Space Hulk ReviewDeveloper:
Full Control Studios
Only the British would think it a good idea to make a game about queuing, and only the British understand the concept of queuing well enough to make the game enjoyable. Space Hulk is that game, a 1980s turn-based tactical boardgame set in the Warhammer 40k Universe which pits small squads of Space Marines, known as Terminators, against a ceaseless horde of Tyranids called Genestealers, in the claustrophobic corridors of an enormous spaceship.
In boardgame circles, Space Hulk has become something of a legend, both because of how it revolutionised turn-based strategy by stripping it down to a lean, mean and furiously fast ruleset, and also because it's more difficult to get hold of than a soapy dolphin. A second-hand box will set you back £90 on Ebay. Double that if you buy it new, assuming you can find a copy.
Now, however, developers Full Control Studios have recreated this classic in computerised form, allowing every man and his Ork to give it a try. But how does this virtual rendition stack up? ("stack" being very much the operative word). Well, it's a pretty faithful recreation of the boardgame's ruleset, but there are aspects to it that fans of the boardgame will likely find unappealing, and a few really dumb features that will frustrate almost everyone. It also needs to be played with a friend to get the most out of it.
To summarise how the game works, each mission gives the Terminators an objective to complete, which is usually either to reach a certain point on the map, or kill a specified number of genestealers. All the genestealers need to do is stop the Terminators from doing this. Each Terminator has a set number of "action-points" per turn that enable them to move, turn, shoot and perform other actions. In addition, each turn the Terminators get access to an additional, randomised number of action points (up to a maximum of six) that can be used by any unit.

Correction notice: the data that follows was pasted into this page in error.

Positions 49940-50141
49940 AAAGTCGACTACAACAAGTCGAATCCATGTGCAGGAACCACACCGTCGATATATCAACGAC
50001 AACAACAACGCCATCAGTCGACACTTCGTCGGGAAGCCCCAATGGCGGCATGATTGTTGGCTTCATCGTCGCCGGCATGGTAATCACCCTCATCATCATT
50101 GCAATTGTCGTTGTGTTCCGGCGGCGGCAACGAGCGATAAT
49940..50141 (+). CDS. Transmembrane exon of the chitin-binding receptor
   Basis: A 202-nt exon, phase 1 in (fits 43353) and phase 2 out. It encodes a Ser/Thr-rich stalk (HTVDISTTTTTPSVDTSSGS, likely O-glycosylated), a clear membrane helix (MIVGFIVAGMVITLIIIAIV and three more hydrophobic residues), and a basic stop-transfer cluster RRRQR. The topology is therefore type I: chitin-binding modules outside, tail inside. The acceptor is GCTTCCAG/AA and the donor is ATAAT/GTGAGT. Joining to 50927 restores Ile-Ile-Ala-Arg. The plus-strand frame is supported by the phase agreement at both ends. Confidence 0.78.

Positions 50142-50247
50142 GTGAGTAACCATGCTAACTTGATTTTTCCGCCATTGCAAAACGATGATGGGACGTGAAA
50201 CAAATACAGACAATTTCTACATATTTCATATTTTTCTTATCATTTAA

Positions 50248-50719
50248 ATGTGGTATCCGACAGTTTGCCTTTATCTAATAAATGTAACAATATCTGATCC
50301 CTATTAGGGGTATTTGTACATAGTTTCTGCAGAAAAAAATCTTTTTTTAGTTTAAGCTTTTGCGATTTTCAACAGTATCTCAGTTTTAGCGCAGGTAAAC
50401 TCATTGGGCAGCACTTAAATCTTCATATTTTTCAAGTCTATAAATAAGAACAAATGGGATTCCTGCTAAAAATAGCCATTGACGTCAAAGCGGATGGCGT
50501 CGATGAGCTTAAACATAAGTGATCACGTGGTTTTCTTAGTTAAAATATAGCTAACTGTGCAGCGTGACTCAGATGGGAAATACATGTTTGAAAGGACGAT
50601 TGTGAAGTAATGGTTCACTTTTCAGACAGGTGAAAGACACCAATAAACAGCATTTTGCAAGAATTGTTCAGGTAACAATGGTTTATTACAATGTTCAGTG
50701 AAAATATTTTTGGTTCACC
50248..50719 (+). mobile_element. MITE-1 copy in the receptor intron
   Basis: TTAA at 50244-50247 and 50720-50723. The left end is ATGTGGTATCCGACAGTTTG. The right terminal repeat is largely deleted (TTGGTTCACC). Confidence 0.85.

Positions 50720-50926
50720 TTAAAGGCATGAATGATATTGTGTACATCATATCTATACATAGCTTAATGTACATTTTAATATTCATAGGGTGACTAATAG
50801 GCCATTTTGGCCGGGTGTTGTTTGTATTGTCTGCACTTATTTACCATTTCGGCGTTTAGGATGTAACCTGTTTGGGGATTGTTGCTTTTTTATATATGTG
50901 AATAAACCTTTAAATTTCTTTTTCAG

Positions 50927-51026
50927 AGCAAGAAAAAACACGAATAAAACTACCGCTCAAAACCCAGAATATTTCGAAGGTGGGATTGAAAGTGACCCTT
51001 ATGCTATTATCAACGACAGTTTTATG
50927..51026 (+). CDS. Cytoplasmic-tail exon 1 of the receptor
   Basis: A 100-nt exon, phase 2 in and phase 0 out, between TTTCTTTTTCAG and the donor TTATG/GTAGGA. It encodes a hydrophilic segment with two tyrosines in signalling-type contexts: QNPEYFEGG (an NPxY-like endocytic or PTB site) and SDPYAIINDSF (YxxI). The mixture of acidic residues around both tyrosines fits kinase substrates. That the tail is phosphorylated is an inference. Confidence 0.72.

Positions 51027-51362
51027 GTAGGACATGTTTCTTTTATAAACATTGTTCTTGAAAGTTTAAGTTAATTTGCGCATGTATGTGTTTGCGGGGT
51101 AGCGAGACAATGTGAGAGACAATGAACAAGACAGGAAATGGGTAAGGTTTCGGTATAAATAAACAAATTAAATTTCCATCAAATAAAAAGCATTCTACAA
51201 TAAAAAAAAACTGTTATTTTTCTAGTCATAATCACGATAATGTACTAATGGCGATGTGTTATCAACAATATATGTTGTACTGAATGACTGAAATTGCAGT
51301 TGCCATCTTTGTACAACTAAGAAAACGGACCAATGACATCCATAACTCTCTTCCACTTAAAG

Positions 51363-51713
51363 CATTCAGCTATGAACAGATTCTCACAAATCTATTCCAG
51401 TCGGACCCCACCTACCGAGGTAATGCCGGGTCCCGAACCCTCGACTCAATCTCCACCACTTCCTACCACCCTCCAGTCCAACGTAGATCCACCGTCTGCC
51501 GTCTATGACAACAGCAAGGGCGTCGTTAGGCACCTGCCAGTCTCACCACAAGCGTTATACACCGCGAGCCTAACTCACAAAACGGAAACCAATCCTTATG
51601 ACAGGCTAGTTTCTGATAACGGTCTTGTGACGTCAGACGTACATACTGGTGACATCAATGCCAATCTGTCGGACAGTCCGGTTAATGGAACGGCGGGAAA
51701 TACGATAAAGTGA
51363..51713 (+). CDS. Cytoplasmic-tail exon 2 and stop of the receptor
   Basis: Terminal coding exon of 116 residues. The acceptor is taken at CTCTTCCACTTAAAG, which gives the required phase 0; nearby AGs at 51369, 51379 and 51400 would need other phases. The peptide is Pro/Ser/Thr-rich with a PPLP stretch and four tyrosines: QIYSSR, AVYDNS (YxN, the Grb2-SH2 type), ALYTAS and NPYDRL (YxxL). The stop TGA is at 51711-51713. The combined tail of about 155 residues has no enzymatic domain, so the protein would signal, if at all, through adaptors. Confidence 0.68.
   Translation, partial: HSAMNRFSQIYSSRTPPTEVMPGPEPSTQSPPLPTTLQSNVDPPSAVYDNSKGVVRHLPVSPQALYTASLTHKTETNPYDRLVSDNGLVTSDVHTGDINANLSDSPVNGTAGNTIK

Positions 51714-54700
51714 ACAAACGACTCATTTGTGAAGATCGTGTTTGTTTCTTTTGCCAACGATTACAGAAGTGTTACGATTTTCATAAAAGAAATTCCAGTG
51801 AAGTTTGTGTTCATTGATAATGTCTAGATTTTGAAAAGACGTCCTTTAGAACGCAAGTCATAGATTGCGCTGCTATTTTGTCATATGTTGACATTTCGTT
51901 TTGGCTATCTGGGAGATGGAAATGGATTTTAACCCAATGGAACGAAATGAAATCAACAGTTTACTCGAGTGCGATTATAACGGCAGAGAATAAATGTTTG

For the Terminators, it's all about maximising usage of these points, and covering the angles of the ship's tight spaces as best you can, using their long-range weaponry. Moving backwards, for example, costs twice as many points as moving forwards, so any Terminators you order to cover your rear or flanks risks being separated from the rest of the squad. It's a very simple, minimalist game, but it makes every tiny decision agonising. Even something as simple as moving forward four steps rather than three can spell disaster in the right circumstances.
The Genestealers, on the other hand, receive new units every turn but can only make close-range melee attacks. They can move in large groups of units under the guise of "Blips" which show up the location of the Genestealers, but keep their numbers concealed until a Terminator has direct line of sight, or the Genestalers choose to reveal their location. They also have more action-points per unit, but don't have a general pool of points to dip into.
Attack success is based off dice-rolls, and are displayed in a tiny box on the bottom right corner of the screen that is far too easy to miss and needs to be more obvious. If you hit-successfully, the Terminator/Genestealer you're attacking is instantly killed. Ideally, the Terminators want to keep the Genestealers as far away from them as possible, which is largely done using the Overwatch command, allowing the Terminator to shoot at the Genestealer for every move the Genestealer makes.